DOHA, Qatar -- Manchester United's American owners confirmed Tuesday they would consider putting the iconic Premier League club up for sale.
United said the Glazer family was exploring outside funding to enhance growth — a move that could pave the way to a potential buyout.
“As part of this process, the board will consider all strategic alternatives, including new investment into the club, a sale, or other transactions involving the company," it said in a statement.
American investment bank the Raine Group has been enlisted to handle any sale or fresh investment.
Raine earlier this year handled the sale of Premier League club Chelsea to Todd Boehly and Clearlake Capital, successfully securing 2.5 billion pounds ($3 billion) plus a commitment of 1.75 billion pounds ($2 billion) of further investment.
While there is no guarantee the Glazers will cede complete control of United, the news will provide hope to the team’s supporters who have long-campaigned to drive out the American family, which also owns the NFL’s Tampa Bay Buccaneers.
The late tycoon Malcolm Glazer bought United in 2005 for 790 million pounds (then about $1.4 billion) amid a backlash from fans.
Unrest has continued in the following years and in recent times seen increasingly angry protests. A game against Liverpool had to be postponed last year following demonstrations at Old Trafford.
“The strength of Manchester United rests on the passion and loyalty of our global community of 1.1 billion fans and followers,” said co-chairmen Avram Glazer and Joel Glazer in the statement. “As we seek to continue building on the club’s history of success, the board has authorized a thorough evaluation of strategic alternatives. We will evaluate all options to ensure that we best serve our fans and that Manchester United maximizes the significant growth opportunities available to the club today and in the future."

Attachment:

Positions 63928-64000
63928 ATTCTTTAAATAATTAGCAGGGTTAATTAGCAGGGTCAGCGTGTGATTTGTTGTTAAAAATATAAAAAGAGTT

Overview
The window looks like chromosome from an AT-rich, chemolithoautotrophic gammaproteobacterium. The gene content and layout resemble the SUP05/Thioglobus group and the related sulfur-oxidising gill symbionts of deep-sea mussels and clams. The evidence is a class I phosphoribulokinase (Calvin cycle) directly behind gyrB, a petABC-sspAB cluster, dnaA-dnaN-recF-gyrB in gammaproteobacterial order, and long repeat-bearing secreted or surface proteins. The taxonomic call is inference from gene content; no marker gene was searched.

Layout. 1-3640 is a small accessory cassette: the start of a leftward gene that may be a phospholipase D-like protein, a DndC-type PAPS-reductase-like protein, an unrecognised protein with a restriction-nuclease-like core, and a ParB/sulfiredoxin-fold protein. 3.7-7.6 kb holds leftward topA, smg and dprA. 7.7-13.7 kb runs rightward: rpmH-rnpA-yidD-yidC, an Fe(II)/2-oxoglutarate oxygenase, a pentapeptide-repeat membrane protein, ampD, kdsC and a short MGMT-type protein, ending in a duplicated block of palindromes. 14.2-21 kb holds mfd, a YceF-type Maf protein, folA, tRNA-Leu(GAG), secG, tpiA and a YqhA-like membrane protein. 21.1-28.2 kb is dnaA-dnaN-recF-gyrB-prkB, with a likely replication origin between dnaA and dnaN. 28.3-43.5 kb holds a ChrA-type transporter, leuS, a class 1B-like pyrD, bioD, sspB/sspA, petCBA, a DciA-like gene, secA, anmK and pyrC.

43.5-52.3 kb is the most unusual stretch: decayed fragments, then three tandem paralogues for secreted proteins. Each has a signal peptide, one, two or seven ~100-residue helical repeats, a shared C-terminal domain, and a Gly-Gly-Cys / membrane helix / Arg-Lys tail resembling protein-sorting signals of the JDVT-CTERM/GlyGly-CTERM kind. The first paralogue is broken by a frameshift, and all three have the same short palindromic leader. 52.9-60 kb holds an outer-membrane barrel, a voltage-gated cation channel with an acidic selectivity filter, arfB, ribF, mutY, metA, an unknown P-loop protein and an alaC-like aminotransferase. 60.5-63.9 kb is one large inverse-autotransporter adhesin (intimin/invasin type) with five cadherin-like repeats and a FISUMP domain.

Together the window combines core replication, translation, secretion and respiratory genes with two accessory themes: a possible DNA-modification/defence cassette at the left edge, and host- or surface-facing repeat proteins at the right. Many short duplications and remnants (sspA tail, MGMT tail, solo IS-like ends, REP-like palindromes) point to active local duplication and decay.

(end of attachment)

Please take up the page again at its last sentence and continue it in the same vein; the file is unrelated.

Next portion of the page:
They added that throughout the process "we will remain fully focused on serving the best interests of our fans, shareholders, and various stakeholders.”
United fans have been critical of the leveraged nature of the Glazers’ buyout that loaded debt onto the club, as well as a perceived lack of investment and the dividends taken out by the owners.
The club has endured a sustained period of decline since the retirement of Alex Ferguson in 2013 — failing to win a league title since then — and has had to watch as fierce rivals Manchester City and Liverpool have dominated English soccer.
United said among its plans for growth was the potential redevelopment of its Old Trafford stadium — something supporters have long called for.
It is likely Raine would use the Chelsea sale as gauge for any valuation — and hope to exceed that figure for one of the most popular sports teams in the world.
Jim Ratcliffe, the billionaire owner of petrochemicals firm INEOS, this month dropped his previously held interest in buying United, despite being a longtime fan.
INEOS already owns French club Nice.
“Our position has developed since the summer and we are now focusing our efforts in Nice and raising our ambitions for the club to make them into a top tier club in France to compete with PSG,” INEOS said in a statement. “This would represent much better value for our investment than buying one of the top tier Premier league clubs.”
Liverpool — another storied Premier League club with American ownership — is exploring similar options. Fenway Sports Group said earlier this month that it was open to selling shares of the club it bought in 2010.
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